He's got a huge site with tons of content and so many opportunities to improve the site overall, and in turn increase traffic significantly. But he's interested in his pet phrases, even though I'm pretty sure I already went over that on the phone originally.
Posted 03 January 2007 - 06:44 PM
Hi Jill, in typical cases this makes sense--and even more so after reading a lot of what you've written. I'm working for a client now though where rankings are all that matter to them. They are a B2B company and a person needs an already established relationship with them in order to order their products through the website (they are in a position that they don't even want leads generated from their website). Therefore, if any sales are generated via search engine traffic, it's very indirectly and almost insignificant (this is measured). They are however very concerned with the ranking of their family of sites because there is another site that has negative commentary about the company. Some of the commentary about this large company is justified and some of it absurd (but a few negatives always get more attention than 99% positives as we know). There are many more details that support the importance of ranking in this specific case, but this posting will become too long. I'm convinced if you know all the details that you would agree that ranking is important in this case and that there aren't any ethical boundaries being broken in the approach to address their 'PR' (public relations) problem.
Anyway, as a result, they obviously want their sites to be more prominent in the search engine rankings for certain key search terms than the negative 'tabloidish' sites. As a result, they are making their sites the best quality with the most useful educational content that they can--not a bad way to address the issue.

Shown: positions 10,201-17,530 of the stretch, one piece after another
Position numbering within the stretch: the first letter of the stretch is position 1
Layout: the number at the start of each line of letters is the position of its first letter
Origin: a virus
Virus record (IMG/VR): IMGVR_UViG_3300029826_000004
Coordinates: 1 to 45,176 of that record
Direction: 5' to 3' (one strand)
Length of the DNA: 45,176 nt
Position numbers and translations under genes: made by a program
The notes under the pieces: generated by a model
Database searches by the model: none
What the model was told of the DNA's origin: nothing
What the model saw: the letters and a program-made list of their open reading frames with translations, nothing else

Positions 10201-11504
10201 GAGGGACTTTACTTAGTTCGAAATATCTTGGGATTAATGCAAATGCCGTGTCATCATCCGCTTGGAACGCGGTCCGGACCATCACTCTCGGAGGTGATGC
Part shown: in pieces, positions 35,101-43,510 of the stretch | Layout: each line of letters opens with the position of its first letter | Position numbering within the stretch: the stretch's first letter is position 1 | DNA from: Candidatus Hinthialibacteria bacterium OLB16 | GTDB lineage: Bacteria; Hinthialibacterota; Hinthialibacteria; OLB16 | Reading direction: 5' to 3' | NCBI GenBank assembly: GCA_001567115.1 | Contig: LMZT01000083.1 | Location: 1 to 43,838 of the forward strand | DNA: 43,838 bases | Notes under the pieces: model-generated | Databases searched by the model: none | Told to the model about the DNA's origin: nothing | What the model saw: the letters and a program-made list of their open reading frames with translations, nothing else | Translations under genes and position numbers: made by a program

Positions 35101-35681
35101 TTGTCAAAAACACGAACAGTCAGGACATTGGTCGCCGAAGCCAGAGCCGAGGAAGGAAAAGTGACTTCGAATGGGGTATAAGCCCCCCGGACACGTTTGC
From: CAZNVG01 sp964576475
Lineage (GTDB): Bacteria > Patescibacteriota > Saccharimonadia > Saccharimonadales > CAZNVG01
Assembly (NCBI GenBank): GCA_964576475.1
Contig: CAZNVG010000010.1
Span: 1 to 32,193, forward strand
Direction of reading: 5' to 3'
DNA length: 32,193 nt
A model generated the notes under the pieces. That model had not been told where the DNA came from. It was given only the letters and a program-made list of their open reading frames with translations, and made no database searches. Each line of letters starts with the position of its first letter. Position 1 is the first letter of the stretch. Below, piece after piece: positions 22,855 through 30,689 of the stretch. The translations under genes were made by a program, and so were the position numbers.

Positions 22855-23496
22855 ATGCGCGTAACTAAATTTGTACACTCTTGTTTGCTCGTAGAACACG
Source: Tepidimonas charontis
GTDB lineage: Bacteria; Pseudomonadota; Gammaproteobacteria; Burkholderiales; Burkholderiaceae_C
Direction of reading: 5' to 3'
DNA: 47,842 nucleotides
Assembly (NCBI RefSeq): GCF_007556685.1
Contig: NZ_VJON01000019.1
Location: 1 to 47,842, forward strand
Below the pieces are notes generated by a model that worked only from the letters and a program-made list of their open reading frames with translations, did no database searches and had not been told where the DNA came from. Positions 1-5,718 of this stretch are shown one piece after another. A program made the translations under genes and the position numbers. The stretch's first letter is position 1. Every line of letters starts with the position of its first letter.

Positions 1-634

I'm aware of a few other companies that are concerned with ranking because of this actually. It all goes back to what affects sales of course, and in this case it can affect sales indirectly. Though at first it may sound counter-intuitive, a poor ranking for their sites hurts sales much more than better rankings increase sales (their leads and customers don't come from web searches about the company but leads and customers perform web searches about the company).
Again, I think your good advice about the secondary importance of ranking applies at least 90% of time.
Posted 03 January 2007 - 07:57 PM
Posted 03 January 2007 - 09:20 PM
AMEN! I am certainly not an SEO.
#2 It's either "copy" or "text." It's not copy text. They mean the same thing.
#3 Never, ever use the exact same outline or formula or template to write copy for every client you have. Not all businesses are the same. Not all customers are the same. Not all search terms are the same. Therefore, not all copy (or even the page structure for all copy) should be the same if you want it to work well to convert visitors.
#4 I agree with Randy in that at LEAST the home page of every site should be professionally written. Most copywriters will take pages one or two at a time as the client has the funds.
#5 In all this talk about H tags, ALT tags and page structures, I've not heard very much talk about the visitor's experience. That is first and foremost. You can get traffic from any number of sources, online or off, but you can only convert visitors to paying customers via copy. That copy might take the form of written words on a page, narration of a Flash or streaming video presentation, etc., but it's the copy that sells in 90% of the cases.
That's my 2 cents worth.
Posted 03 January 2007 - 10:36 PM
'twas worth at least a buck!
Posted 06 January 2007 - 01:16 AM
Posted 06 January 2007 - 09:18 AM
Posted 06 January 2007 - 09:35 AM